Labeling is when you attach a negative label to yourself or to someone else. This distortion, a more severe type of overgeneralization, occurs when a person labels someone or something based on one experience or event.
Instead of believing that he or she made a mistake, people engaging in this type of thinking might automatically label themselves as failures. In other words, you allow your mistake to define you.
Chances are that you suffer from this distortion when you call yourself names or terms that carry negative connotations. When this happens, your brain takes these signals and run with it, leading to a self-fulfilling prophecy.
For Example: You make a mistake on a form you filled out and it's sent back to you. So, you decide “I'm such a loser” or “I'm so stupid” rather than thinking “I made a mistake as I had a busy day when I was filling this out”.
More examples of labeling statements include:
- “I’m such a loser.”
- “I’m a failure.”
- “I am fat”
The unintended consequence is that you begin to feel like a loser even though you’re not. Your body has been primed to respond to negative thoughts and so it responds accordingly.
Labeling is a cognitive distortion in which we generalize by taking one characteristic of a person and applying it to the whole person. Because I failed a test, I am a failure. Because she is frequently late to work, she is irresponsible. If someone responded in a brusque way, he is a jerk. Rather than more objectively thinking about the behavior, when we engage in labeling, we globally describe the whole person. As a result, we view the entire person through the label, such as jerk, and filter out any information that doesn’t fit under the umbrella of the label.
Labeling causes problems when we apply it to others. If you label your husband as uncaring because he appears not to listen to you when you talk about your day, it can feel miserable. You’re married to an uncaring person. But if you consider the behavior as the problem rather than the person, it becomes easier to discuss with him and potentially solve. For instance, it may be that he needs time to unwind at the end of the day, or has difficulty concentrating in general.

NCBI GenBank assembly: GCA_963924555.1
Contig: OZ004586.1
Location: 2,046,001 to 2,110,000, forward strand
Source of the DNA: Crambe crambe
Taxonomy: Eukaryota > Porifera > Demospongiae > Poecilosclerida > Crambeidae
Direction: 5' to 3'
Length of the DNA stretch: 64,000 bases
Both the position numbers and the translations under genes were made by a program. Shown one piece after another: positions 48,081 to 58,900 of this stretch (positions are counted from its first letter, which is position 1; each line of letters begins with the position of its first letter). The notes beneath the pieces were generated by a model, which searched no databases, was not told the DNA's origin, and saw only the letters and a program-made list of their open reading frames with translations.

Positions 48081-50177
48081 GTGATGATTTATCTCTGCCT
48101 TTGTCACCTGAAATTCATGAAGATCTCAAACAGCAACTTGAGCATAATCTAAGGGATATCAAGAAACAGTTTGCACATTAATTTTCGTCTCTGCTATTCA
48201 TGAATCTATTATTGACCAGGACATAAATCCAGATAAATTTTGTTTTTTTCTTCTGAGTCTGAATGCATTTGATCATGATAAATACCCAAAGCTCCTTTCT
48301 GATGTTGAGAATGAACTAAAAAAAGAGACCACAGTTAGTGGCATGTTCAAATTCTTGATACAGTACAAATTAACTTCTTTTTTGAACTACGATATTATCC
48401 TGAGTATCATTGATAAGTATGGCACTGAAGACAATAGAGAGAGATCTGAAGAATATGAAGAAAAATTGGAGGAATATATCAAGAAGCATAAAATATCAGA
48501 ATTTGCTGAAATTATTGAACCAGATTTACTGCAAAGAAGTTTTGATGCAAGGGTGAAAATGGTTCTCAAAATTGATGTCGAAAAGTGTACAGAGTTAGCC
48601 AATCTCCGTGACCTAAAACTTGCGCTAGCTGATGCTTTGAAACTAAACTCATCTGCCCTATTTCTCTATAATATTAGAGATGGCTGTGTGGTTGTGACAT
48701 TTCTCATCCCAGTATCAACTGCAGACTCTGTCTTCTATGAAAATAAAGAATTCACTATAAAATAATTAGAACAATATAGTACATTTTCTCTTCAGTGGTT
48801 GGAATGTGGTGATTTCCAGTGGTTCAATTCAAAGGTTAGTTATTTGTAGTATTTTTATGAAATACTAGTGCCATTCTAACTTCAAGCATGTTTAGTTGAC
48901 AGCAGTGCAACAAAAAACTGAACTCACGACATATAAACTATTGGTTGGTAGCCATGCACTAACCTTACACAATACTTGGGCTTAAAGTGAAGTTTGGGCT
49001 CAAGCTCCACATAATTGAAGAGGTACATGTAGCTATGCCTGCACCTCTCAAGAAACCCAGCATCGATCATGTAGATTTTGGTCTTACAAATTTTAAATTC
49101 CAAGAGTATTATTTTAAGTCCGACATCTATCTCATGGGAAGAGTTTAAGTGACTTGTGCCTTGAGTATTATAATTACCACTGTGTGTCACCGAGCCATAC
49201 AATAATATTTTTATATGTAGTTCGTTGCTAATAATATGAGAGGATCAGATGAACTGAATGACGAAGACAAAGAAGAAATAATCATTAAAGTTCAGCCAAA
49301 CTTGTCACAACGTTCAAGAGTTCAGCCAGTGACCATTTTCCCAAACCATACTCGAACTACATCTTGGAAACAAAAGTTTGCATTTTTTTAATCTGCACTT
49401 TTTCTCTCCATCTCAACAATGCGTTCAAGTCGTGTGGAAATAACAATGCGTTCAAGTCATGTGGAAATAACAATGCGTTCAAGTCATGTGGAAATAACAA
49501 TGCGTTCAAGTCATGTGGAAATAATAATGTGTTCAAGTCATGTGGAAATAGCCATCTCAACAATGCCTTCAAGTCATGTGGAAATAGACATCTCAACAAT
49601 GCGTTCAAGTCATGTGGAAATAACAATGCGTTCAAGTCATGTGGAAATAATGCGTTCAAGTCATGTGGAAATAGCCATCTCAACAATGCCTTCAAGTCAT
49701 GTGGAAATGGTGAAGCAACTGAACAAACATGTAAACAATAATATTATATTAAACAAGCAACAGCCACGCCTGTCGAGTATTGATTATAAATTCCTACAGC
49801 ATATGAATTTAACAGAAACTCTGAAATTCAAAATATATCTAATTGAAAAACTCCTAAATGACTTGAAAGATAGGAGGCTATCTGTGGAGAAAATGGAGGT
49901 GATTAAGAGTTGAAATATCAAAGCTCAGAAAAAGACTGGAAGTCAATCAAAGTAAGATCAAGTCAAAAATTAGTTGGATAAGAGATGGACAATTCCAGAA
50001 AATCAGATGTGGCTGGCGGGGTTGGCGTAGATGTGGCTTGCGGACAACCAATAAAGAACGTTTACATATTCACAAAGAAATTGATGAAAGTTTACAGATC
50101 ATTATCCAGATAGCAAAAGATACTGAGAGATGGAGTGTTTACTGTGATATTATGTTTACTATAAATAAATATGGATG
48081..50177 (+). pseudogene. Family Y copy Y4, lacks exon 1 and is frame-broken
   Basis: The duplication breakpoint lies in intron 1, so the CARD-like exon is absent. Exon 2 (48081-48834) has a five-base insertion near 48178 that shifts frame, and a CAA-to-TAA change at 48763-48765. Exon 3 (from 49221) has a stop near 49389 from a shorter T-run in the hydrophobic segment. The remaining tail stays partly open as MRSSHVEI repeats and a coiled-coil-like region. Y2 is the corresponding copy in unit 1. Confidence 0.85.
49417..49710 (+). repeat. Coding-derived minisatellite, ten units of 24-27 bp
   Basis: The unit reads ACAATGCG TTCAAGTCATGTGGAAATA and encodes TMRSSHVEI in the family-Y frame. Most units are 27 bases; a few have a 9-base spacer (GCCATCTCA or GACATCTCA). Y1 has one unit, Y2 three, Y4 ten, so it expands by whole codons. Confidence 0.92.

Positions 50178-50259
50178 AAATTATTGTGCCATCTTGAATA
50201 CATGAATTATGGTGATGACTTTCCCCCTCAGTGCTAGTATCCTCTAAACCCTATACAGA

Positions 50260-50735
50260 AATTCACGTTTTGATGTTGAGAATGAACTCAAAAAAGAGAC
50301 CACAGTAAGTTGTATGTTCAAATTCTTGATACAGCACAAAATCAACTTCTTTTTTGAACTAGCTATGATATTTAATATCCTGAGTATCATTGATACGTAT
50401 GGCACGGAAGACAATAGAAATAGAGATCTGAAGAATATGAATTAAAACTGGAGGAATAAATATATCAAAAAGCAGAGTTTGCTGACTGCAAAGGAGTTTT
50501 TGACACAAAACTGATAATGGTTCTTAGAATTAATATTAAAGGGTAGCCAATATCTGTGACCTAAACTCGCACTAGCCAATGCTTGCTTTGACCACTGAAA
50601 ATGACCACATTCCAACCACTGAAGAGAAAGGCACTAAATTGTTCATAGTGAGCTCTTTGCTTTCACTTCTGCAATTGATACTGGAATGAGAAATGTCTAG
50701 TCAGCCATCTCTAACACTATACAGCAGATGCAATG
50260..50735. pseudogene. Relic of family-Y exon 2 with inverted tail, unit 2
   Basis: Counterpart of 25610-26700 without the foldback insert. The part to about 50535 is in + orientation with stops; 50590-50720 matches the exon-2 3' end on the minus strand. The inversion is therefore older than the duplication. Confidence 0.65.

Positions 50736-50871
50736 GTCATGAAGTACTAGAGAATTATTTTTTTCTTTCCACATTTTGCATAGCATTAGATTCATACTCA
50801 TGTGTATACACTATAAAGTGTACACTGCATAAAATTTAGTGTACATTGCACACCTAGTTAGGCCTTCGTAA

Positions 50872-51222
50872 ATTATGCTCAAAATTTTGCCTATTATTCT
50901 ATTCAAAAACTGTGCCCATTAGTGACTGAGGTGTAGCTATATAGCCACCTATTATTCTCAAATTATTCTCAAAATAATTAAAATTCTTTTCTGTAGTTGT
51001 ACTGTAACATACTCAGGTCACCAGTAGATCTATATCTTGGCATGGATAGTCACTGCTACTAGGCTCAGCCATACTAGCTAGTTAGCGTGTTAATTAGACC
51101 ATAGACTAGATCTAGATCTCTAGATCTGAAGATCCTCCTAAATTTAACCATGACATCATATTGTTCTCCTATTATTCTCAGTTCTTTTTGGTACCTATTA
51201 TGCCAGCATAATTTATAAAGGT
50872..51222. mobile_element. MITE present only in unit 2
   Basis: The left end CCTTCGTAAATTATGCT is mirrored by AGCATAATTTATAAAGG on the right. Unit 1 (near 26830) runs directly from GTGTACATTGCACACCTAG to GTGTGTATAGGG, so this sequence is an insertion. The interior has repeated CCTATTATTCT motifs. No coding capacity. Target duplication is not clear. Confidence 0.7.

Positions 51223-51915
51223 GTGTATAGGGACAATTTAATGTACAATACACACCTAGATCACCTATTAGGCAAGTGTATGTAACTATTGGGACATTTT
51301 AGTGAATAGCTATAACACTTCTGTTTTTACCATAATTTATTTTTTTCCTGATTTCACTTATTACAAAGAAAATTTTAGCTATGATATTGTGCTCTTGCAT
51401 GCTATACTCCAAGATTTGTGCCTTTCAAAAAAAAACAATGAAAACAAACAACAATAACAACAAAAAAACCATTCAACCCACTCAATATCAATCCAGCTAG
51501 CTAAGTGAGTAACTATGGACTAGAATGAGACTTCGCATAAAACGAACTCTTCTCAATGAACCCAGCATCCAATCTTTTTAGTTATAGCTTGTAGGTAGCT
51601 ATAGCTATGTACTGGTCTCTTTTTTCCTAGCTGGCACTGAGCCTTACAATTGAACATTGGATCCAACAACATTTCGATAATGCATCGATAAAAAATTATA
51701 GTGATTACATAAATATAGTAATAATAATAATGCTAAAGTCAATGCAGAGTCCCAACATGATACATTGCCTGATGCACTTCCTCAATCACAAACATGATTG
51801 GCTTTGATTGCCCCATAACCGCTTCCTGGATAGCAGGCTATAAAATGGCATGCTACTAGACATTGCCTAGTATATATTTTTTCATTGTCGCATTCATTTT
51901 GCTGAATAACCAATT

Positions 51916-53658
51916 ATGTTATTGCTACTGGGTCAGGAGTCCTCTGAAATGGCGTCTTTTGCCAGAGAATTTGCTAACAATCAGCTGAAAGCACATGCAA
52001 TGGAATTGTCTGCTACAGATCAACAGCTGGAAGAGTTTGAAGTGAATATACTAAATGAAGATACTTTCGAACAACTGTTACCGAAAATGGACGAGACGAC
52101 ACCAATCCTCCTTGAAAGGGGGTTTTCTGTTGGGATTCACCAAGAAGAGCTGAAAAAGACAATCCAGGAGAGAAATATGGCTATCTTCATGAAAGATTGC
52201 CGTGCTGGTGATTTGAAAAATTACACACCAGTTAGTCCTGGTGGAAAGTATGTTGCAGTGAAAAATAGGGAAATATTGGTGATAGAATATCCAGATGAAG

What should I do?
- When we notice ourselves engaging in the cognitive distortion of labeling, there is one simple solution: objectively describe the behavior we notice. That person is late to work. I failed the test. She spoke to me brusquely. You may find that fewer negative feelings are stirred by this more objective, more accurate language. Even better, problems that have felt unsolvable, or people who seem impossible, may become much more manageable.
- Rather than focus on labelling the whole person, think about some different behaviours — positive, negative and neutral — that you see in this person as well as yourself.
- As yourself, "Would everyone label this person in such a negative way? Why not?
- You must consider that a human life is an ongoing process that involves constantly changing the physical body as well as having an enormous number of rapidly changing thoughts, feelings and behaviours. Your life is therefore an evolving experience, a continual flow. You are not a thing. That is why any label is constricting, highly inaccurate, and global. Labelling means that you have a fixed mindset, but in life you can always grow, improve and change. Nothing is permanent and there is always a move you can make towards a better life. You have to innovate your way towards a better life.
This post is for informational purposes only. It should not be considered therapy.This blog is only for informational and educational purposes and should not be considered therapy or any form of treatment. We are not able to respond to specific questions or comments about personal situations, appropriate diagnosis or treatment, or otherwise provide any clinical opinions. If you think you need immediate assistance, call your local doctor/psychologist or psychiatrist or the SADAG Mental Health Line on 011 234 4837. If necessary, please phone the Suicide Crisis Line on 0800 567 567 or sms 31393.